A day before he was killed in a suspicious car accident, former Zimbabwe Mines Minister and Zanu PF MP for Guruve South Edward Chindori-Chininga sent two separate reports to Nehanda Radio.
The first was a 28 page document exposing the corruption and leakages in the diamond mining sector in the country (See: Diamond Mining in Zimbabwe).
In this second report the Portfolio Committee on Mines and Energy which was chaired by Chindori-Chininga looked at the Chrome Mining Sector in Zimbabwe.
Chrome Mining Sector in Zimbabwe 2013
ORDERED: In Terms of Standing Order No. 159
a) At the commencement of every session, there shall be as many committees Rules to be designated according to government portfolios as the Standing and Orders Committee may deem fit.
b) It shall be the function of such committees to examine expenditure administration and policy of government departments and other matters falling under their jurisdictions as Parliament may, by resolution determine.
c) The members of such committees shall be appointed by the Standing Rules and Orders Committee, from one or both Houses of Parliament, and such appointments shall take into account the expressed interests or expertise of the Members and Senators and the political and gender composition of Parliament.
d) Each Select Committee shall be known by the portfolio determined for it by the Standing Rules and Orders Committee.
Terms of reference of Portfolio Committees – Standing Order No. 160
“Subject to these Standing Orders a Portfolio Committee shall:
a) Consider and deal with all bills and statutory instruments or other matters which are referred to it by or under a resolution of the House or by the Speaker;
b) Consider or deal with an appropriation or money bill or any aspect of appropriation or money bill referred to it by these Standing Orders or by under resolution of this House; and
c) Monitor, investigate, enquire into and make recommendations relating to any aspect of the legislative programme, budget, policy or any other matter it may consider relevant to the government department falling within the category of affairs assigned to it, and may for that purpose consult and liaise with such department; and
d) Consider or deal with all international treaties, conventions and agreements relevant to it, which are from time to time negotiated, entered into or agreed upon.
On Tuesday, 30th October 2013, the Speaker announced that the Committee on Standing Rules and Orders nominated the following members to serve on the Portfolio Committee on Mines and Energy
1. Hon. Chindori- Chininga
2. Hon. Dzingirayi Ivene
3. Hon. Katsande Aquilinah
4. Hon. Kay Iain
5. Hon. Makamure Ransome
6. Hon. Maposhere Dorcas
7. Hon. Mare Moses
8. Hon. Mudarikwa Simbaneuta
9. Hon. Munengami Fani
10. Hon. Mungofa Pearson
11. Hon. Munjeyi Gibson
12. Hon. Musvaire Washington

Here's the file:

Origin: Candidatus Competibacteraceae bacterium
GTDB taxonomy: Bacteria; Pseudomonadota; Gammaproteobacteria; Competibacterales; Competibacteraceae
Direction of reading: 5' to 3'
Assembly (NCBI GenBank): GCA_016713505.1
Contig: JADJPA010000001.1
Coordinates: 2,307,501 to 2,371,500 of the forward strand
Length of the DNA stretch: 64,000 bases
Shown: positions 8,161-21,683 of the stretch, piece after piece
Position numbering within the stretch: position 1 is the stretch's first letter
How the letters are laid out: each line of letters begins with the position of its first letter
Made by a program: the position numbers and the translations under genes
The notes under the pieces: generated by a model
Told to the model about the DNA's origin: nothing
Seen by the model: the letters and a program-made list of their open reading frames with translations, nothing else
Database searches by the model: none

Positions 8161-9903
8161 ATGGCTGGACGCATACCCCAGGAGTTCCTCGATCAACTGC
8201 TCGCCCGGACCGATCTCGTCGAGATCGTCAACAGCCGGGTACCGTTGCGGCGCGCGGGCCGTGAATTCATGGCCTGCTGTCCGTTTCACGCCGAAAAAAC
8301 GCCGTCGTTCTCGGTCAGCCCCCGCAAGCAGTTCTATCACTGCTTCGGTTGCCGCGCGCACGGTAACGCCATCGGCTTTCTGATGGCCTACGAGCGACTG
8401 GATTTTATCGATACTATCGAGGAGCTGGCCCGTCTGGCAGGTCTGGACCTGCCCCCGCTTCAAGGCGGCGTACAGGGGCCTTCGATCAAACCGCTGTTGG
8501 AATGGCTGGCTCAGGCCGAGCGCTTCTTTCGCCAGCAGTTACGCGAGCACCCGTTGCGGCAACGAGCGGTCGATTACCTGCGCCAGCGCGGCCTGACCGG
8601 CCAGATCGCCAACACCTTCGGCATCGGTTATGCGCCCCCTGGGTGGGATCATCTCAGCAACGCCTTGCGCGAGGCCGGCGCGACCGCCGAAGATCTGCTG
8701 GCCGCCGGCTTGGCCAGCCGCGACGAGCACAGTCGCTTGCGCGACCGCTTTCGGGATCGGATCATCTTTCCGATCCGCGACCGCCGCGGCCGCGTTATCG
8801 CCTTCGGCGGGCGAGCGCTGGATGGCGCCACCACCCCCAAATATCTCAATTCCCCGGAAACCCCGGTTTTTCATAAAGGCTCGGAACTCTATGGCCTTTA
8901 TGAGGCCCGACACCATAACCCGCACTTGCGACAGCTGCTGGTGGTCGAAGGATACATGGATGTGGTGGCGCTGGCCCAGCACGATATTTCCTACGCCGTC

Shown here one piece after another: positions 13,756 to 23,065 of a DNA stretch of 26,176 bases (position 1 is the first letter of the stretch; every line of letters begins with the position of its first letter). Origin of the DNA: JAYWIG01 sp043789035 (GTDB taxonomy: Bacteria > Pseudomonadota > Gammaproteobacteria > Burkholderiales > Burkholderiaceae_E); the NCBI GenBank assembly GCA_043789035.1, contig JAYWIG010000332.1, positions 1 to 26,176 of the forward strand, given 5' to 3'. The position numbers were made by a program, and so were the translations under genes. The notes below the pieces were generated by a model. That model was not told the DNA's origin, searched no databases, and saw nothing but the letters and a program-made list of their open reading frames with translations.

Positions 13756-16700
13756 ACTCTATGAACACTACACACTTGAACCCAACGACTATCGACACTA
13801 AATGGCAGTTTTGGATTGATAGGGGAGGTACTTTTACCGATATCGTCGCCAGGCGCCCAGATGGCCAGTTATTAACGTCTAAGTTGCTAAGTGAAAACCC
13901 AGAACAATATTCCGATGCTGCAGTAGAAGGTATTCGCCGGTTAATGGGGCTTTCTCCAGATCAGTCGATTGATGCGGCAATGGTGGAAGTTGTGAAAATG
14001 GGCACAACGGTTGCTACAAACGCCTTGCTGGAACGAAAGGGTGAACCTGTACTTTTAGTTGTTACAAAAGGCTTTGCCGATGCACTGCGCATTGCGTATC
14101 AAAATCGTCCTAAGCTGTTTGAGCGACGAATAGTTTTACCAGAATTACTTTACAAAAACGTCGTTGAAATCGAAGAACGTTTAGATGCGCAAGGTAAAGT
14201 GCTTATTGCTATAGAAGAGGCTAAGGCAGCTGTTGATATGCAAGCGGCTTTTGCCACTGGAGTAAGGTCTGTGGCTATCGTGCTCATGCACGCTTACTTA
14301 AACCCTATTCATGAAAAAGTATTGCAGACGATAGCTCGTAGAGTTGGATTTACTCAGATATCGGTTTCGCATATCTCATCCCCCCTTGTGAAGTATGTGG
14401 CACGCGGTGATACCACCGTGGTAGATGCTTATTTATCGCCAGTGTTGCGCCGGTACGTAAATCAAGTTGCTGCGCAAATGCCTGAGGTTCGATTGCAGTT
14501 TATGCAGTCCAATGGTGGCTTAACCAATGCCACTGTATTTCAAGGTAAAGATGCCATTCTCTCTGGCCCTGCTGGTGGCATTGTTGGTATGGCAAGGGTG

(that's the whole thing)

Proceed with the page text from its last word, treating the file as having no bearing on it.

13. Hon. Muza Isheunesu
14. Hon. Navaya Eric
15. Hon. Nemadziva Naison
16. Hon. Shoko Heya
17. Hon. Marima Edmore
18. Hon. Mudzuri Elias
19. Hon. Kagurabadza Tofamangwana
20. Hon. Mudiwa Shuwah
21. Hon. Chinomona Mabel
22. Hon. Haritatos Peter
Hon. Chindori-Chininga E. to be Chairperson
The portfolio Committee on Mines and Energy conducted an enquiry into the Chrome sector from the period 2011 to 2013, in accordance with Standing Order 160. Chrome mining has the potential to make meaningful contribution to the growth of the economy through revenue generation and employment creation. For the period 2009 to 2011, the sector made exports worth US$53,6 million from an average production of about 500 000 tonnes per year. However in 2013, the sector is anticipated to experience restricted growth with an expected annual production level of only 282 000 tonnes against a maximum potential of 750 000 tonnes a year. As a result there would be low revenue inflows to Treasury as well as job losses.
The enquiry by the Committee revealed an array of challenges inhibiting the growth of this sector which include: an unevenly balanced claims structure, unfavourable prices of chrome both on the local and international markets, lack of investment into the sector, the disempowerment of mining communities, negative impact of high electricity tariffs and shortages, conflicts between farmers and miners over land, massive environmental degradation by small-scale chrome miners as well as huge unsaleable stoke piles of chrome dotted around the country following the ban of chrome exports by government in 2011.
2. Background Information
Chrome is an important base metal mainly used in the stainless steel industry. Currently, the product is on demand in Asia, particularly in China and Singapore. Africa has the largest ore reserves in the world and it is estimated that Zimbabwe and South Africa have more than 80% of the world’s ore reserves. Chrome mining in Zimbabwe is mainly concentrated on the Great Dyke and it is estimated that the Dyke hosts about 10 billion tones of unproven reserves. Most of the chrome claims are located in Mutorashanga, Chegutu, Kadoma, Kwekwe and Lalapanzi. Despite the huge deposits of proven and unproven reserves in the ground, the country is not recognised as a significant producer on the world market, an indication that the country is failing to fully exploit this mineral to its advantage as shown in the table below;